• @Josiah yes I know, but I think it is good to at least think about it a little bit. And should this be more than a toy example, it is a rightful concern? :D – Koekje May 5 '18 at 13:46
• Do you guys think that this is a good question to assess the problem-solving skills of a candidate? – Anirudh Thatipelli May 5 '18 at 14:13
• Essentially any question can be good if it gives them a chance to talk through what problem specific challenges (efficiently, security, etc) they see and how they solve them. – Josiah May 6 '18 at 6:06

Janos has covered most of the key issues I could see.

One question that I have is "why do you want your identifying strings to be random?" If you want to associate the url with an id, the easiest option is counting. This has a number of advantages, in particular

1. Sequential numbers are ideal for indexing. For your in memory demo, you could replace your hash map with a simple array or ArrayList. If you wanted something you could commit to disk, numbers make for natural database keys.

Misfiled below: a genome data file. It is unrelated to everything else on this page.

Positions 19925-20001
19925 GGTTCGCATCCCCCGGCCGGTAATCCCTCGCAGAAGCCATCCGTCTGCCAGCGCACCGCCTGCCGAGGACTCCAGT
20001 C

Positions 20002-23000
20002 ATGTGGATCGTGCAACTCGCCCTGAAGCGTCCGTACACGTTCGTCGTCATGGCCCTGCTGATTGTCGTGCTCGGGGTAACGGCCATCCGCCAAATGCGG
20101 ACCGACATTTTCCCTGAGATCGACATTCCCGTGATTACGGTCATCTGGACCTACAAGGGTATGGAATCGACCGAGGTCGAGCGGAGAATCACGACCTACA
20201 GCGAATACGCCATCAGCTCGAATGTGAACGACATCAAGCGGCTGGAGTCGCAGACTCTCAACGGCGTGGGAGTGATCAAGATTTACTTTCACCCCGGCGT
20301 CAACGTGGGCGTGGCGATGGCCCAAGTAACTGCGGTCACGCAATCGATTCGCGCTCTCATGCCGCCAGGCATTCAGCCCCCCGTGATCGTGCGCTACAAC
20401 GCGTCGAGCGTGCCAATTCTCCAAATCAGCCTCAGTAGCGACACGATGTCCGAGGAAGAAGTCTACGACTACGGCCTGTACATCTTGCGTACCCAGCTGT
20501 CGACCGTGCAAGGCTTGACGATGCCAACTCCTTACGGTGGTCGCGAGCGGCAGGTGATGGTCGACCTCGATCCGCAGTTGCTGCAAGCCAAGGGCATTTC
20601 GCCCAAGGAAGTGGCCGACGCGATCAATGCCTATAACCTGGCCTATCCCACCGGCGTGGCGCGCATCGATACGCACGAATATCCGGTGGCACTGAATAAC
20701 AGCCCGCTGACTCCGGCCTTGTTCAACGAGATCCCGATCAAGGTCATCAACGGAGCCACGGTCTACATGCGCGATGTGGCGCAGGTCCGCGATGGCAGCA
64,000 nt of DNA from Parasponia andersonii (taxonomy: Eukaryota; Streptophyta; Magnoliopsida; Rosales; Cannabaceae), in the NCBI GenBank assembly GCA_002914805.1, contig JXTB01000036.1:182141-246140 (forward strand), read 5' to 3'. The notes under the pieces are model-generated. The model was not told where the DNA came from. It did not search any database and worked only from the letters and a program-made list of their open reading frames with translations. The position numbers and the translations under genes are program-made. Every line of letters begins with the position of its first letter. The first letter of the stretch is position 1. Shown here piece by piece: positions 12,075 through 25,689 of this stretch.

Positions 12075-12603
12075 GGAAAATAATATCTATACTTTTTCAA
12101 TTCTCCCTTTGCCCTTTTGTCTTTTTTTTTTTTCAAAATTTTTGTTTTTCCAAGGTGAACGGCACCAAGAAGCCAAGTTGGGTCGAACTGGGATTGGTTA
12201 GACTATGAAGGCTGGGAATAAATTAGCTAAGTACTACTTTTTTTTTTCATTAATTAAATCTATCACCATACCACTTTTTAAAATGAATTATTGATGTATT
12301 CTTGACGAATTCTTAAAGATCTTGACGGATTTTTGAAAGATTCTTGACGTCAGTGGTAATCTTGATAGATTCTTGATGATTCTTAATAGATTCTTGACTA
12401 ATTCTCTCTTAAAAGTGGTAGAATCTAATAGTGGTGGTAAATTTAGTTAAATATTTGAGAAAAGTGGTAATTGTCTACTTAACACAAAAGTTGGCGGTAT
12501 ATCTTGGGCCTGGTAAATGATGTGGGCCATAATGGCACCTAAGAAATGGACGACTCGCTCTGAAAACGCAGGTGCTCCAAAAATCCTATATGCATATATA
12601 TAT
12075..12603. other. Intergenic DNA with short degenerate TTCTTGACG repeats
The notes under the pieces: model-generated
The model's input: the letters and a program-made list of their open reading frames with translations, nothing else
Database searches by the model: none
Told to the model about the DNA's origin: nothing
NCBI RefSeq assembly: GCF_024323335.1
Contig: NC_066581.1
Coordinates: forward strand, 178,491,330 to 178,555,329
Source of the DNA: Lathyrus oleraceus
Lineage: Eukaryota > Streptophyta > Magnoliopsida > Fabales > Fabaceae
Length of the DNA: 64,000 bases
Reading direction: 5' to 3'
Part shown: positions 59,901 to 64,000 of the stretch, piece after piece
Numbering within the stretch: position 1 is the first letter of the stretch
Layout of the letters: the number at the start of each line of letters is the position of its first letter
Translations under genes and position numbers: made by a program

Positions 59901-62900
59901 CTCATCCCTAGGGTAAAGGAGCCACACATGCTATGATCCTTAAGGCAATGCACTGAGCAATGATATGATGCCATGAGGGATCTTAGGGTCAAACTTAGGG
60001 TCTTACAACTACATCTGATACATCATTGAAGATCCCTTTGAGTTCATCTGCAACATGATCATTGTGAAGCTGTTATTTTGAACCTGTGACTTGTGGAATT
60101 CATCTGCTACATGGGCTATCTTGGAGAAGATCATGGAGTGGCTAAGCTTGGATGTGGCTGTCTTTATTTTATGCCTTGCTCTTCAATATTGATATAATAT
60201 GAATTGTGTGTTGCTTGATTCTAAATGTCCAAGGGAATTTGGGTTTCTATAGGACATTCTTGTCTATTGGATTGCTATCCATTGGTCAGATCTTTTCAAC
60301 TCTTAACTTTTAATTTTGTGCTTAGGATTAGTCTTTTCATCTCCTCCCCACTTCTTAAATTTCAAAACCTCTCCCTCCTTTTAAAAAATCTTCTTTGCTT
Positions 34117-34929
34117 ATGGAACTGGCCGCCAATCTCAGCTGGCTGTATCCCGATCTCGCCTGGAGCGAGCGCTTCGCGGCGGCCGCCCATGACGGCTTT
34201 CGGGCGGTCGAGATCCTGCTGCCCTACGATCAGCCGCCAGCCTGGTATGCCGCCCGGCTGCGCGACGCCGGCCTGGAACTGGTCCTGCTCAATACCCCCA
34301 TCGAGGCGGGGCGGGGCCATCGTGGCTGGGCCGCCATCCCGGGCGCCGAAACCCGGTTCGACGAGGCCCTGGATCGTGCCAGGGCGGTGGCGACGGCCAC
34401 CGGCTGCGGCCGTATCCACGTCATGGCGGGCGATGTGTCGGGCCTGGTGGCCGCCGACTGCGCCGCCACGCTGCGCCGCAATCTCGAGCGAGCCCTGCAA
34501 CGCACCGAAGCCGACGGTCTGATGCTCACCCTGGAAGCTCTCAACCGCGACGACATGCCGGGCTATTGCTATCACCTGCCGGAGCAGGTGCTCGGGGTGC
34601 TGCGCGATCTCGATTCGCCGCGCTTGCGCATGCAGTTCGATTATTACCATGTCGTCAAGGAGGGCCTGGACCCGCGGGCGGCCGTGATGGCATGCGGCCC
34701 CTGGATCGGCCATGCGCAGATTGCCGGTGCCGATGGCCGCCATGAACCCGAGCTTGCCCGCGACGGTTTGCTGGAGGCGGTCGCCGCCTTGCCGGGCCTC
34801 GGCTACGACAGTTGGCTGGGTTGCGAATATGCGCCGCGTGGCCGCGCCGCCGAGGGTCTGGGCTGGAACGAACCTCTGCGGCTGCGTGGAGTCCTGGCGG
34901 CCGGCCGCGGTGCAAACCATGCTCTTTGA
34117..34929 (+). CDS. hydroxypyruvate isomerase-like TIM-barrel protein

2. There is minimal memory overhead. Especially in the array case, you don't have to store the number that you assigned to a given URL: it is implied by the location in the array.
3. There is no chance of collisions between sequential numbers, which is the simplest possible solution to handling collisions.
4. Counting is really easy. (Much more so than generating a random string)

Now you presumably want your urls to be strings, but that's not a problem. All you have to do is encode the number that you have counted to into Base62† and stick it onto your URL. The lookup process is to decode the Base62 string into a number and use it to index into your array or database.

† Base62 is fine, but not necessarily the best choice. It would be much easier to find library support for URL safe Base64 than Base62, and the encoding is inherently simpler and more efficient. It all depends whether you're okay having "-" and "_" in you strings.

• Thanks, @Josiah for this advice. I will keep this in mind. – Anirudh Thatipelli May 6 '18 at 4:57